Lisbon is Portugal’s capital as well as the largest city. The architecture is tiled, the terrain hilly, and the pastel de natas plentiful and delicious. We sampled a small slice of the city’s culture and should have stayed longer.
After getting off our overnight trans-Atlantic flight, we spent an hour getting our rental car before driving to our first AirBnB which was located near the Elevador de Santa Justa. It was very American of us to expect to be able to drive directly to our accommodation and park, so we were a bit surprised to discover it was located on a pedestrian-only street and the parking garage was a 10-minute walk. We did eventually figure it out and after dropping off our bags, we got out to explore the sights.
One striking part of Portugal is how many buildings are coated with tile. The famous white and blue Azulejo (from Arabic meaning “polished stone) tiles reminded me of the classic Dutch Delft Blue pottery. This made more sense when I later learned that the Portuguese began importing Dutch tiles prior to manufacturing their own. These buildings will probably be around for a while since it has been forbidden to demolish tile-covered buildings since 2013. Even though they’re quite aesthetically charming, the original purpose was much more functional as they acted as a thermal insulator.
For sunset, we took an Uber to Eduardo VII Park which comprises 26 acres and geometric hedges that run down the middle leading one’s eye to the Tagus River and a statue of the Marquis of Pombal a previous prime-minister of Portugal.
On the south side of Lisbon lies Belém Tower. It’s a 16-century fortified tower that was used by Portuguese explorers as a ceremonial gateway to Lisbon. Now, it just provides a beautiful reflection during blue hour.
We started meandering our way back to our lodging and stumbled upon a restaurant that turned out to be one of our favorites. It’s eclectically decorated with plywood, has a mini-clothing store inside, and has great food. If you’re in town, I recommend checking out Rendez Vous… more than wine.
On our last night in the country, we returned to Lisbon and my friends took me out to dinner at Santa Clara dos Cogumelos which is self-described as “The Mushroom Temple”. Every dish on the menu has some type of mushroom component including the ice cream. It was delicious and a unique experience, but how can one not be happy when morel mushrooms find their way to one’s plate!?
Azenhas do Mar, Sintra, & Cascais
Azenhas do Mar is known as the Portuguese Cinque Terre. It’s 40 minutes outside of Lisbon but only 15 minutes to Sintra, so it makes sense to do it on the same day. However, this makes for an early wake-up call because the town lights turn off 30 minutes before sunrise and they add a magical quality to a photo. The girls wanted to sleep in, so it was just the guys for the early morning trek. The light was beautiful as it broke through the clouds and listening to the waves crash against the shore as the night burned off was magical.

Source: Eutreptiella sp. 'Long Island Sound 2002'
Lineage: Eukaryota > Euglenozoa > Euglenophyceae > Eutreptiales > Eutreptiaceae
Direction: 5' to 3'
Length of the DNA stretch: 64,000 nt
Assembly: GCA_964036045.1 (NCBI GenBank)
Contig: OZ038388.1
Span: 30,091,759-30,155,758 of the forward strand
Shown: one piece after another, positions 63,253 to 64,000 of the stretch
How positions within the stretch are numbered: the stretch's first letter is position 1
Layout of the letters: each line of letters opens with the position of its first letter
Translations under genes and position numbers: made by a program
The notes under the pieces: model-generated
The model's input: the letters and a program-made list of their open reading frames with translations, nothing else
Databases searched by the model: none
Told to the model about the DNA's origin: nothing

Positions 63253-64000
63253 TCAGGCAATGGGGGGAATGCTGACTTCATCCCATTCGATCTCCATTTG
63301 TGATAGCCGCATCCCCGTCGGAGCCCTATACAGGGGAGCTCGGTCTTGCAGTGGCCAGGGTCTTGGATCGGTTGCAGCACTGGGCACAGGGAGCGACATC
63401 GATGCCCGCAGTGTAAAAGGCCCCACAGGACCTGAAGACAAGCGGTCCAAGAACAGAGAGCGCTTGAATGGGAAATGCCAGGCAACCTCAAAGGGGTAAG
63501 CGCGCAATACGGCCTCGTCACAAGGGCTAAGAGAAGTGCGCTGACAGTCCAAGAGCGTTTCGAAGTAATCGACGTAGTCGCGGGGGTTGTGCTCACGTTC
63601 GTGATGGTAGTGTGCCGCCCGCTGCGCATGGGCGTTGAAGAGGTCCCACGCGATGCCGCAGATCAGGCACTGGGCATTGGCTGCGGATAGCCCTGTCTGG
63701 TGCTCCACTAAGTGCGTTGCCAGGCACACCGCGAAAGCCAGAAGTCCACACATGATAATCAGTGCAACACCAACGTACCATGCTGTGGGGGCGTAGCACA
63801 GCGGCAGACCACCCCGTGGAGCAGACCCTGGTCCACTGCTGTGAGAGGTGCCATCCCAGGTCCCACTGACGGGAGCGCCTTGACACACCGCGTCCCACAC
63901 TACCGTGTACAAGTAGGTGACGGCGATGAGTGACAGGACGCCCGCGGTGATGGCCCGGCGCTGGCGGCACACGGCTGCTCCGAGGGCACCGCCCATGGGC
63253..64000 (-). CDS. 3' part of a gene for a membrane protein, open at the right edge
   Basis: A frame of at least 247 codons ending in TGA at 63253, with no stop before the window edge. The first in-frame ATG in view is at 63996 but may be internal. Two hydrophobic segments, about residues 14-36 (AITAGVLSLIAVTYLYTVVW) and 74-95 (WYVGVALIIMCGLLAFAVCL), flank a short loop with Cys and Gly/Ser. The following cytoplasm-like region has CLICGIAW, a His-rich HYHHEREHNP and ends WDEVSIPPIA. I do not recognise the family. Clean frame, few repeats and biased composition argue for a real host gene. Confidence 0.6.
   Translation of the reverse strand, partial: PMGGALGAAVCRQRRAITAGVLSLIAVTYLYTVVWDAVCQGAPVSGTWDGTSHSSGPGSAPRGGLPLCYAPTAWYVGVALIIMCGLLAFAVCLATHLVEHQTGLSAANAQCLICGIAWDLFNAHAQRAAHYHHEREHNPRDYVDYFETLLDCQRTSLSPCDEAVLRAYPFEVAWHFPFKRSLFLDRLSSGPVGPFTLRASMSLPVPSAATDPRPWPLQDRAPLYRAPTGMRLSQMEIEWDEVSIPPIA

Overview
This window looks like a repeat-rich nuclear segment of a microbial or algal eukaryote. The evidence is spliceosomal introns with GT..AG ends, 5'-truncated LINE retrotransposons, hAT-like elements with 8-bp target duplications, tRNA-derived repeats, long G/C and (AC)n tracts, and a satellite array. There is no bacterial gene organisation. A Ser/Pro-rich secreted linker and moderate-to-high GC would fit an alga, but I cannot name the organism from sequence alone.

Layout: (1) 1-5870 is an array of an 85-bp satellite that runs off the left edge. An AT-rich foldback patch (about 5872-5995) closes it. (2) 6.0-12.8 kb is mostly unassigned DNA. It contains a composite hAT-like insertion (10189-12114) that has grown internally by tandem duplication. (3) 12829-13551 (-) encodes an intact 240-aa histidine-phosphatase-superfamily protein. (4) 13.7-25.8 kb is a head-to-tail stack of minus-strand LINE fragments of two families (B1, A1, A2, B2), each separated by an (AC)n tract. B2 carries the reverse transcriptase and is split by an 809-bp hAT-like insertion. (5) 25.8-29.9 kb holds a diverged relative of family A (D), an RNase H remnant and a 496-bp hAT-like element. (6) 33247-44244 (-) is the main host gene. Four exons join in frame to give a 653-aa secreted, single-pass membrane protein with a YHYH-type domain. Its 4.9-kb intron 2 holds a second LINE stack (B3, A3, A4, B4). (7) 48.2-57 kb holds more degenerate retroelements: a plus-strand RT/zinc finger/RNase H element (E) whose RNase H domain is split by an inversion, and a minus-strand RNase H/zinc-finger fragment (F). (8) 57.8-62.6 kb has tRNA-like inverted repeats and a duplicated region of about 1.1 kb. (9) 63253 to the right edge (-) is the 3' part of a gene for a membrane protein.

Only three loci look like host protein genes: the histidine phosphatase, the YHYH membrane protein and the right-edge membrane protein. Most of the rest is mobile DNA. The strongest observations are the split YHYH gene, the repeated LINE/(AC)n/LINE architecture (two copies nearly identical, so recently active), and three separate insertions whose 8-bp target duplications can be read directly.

We thought we had plenty of time to make it to Pena Palace but ended up being late due to the lack of parking and miscommunication between us and our cab driver who refused to take us to the entrance. The girls were waiting for us when we arrived, so we began to explore. It turned into a cold, rainy, foggy day, but we made the best of it. The Pena Castle is a mix of color architectural styles which gives it a Candy Land vibe. It would definitely be worth going back again in nicer weather to see all the vibrant colors against the blue sky.
Afterward, we headed to the nearby Quinta da Regaleira estate to see the Masonic Initiation Well. It’s a misnomer since it was never used for water but instead for secret ceremonial purposes related to either the Freemasons or the Knights Templar. My inner Robert Langdon was geeked! I was also surprised by how many snails came out during the intermittent rain. They were fun to watch slime around.
While grabbing lunch at the base of the mountain we ran into the sweetest Parisian couple who spoke nothing but French. I dusted off my rusty language skills and my friends used a translation app to have a slow but warm conversation!
We spent the rest of the afternoon strolling through the small beach town of Cascais and enjoyed a busker by the beach as well as Panorama Da Villa’s Blue Bar! Then we headed out to the remote Ursa Beach for sunset. We didn’t leave enough time for the hike, so we ended up running to not miss it!
Porto is the second largest city in Portugal and lends its name to the famous Port wine grown and made in the nearby Douro Valley. From 1991-1993 a young muggle named Joanne Rowling taught English there. The charm of the city inspired the world of Hogwartz, and she started writing the first few chapters of Harry Potter and the Philosopher’s Stone including her favorite chapter ‘The Mirror of Erised’ while living there. The lore is woven into the fabric of the city. Diagon Alley’s favorite bookstore Flourish and Blotts is similar to the beautiful Livaria Lello. Nobody else wanted to wait in line with me to check it out, so I went 45 minutes before opening to join the already-long line and walked up the most beautiful spiral staircase in the world! I also saw groups of local university students who walk around in what looks like wizarding robes; they were just missing the colorful house ties. The Majestic Cafe is rumored to be the place where she wrote.